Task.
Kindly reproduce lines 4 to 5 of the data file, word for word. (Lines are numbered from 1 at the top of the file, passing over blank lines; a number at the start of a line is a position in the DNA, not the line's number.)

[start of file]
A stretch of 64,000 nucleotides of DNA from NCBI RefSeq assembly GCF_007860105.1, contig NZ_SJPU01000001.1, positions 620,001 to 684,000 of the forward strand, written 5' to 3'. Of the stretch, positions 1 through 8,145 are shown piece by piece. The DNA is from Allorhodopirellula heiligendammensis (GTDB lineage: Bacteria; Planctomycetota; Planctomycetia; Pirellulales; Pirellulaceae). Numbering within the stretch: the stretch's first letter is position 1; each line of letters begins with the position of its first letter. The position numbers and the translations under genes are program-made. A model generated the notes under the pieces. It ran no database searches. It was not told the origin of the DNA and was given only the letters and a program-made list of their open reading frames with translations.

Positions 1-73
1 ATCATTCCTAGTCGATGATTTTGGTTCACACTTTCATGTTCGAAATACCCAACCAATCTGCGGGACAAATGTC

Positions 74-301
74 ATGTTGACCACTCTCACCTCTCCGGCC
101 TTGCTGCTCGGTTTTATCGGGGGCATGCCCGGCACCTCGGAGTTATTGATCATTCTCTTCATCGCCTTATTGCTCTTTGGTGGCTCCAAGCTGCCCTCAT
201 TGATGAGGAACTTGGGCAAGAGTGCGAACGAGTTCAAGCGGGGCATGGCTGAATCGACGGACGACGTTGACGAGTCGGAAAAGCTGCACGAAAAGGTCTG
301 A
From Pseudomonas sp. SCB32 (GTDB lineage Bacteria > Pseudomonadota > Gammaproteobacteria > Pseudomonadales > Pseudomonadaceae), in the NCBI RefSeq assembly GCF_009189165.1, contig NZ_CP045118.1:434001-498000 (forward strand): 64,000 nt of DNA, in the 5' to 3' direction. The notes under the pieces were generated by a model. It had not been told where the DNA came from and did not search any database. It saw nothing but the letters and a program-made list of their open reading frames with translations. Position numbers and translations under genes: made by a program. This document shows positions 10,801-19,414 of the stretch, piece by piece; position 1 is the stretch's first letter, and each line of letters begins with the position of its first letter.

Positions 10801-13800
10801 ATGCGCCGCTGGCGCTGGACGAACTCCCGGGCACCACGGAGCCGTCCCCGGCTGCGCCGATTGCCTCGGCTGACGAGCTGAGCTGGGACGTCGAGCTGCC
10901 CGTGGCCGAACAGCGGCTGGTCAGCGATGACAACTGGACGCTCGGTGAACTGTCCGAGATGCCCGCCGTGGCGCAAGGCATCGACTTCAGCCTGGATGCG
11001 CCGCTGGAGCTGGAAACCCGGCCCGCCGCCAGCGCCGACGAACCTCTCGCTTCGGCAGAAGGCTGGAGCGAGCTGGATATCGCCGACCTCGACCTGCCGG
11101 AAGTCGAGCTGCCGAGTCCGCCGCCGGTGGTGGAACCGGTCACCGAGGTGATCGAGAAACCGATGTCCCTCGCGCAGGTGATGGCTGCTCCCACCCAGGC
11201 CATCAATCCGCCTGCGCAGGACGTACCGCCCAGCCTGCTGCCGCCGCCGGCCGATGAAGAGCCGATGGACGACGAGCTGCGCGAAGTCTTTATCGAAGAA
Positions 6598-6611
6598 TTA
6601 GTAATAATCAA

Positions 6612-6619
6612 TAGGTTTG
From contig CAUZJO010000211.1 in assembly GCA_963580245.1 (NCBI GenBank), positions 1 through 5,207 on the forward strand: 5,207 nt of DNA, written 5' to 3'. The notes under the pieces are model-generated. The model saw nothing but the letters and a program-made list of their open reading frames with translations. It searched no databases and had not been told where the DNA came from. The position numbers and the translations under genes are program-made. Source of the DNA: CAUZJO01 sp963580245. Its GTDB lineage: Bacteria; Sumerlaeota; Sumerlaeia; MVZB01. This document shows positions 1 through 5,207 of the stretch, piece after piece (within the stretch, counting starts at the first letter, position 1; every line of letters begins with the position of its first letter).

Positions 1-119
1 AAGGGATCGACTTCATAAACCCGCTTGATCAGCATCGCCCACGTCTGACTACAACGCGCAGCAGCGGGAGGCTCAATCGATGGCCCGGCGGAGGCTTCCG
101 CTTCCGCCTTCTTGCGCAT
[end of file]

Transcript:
Positions 74-301
74 ATGTTGACCACTCTCACCTCTCCGGCC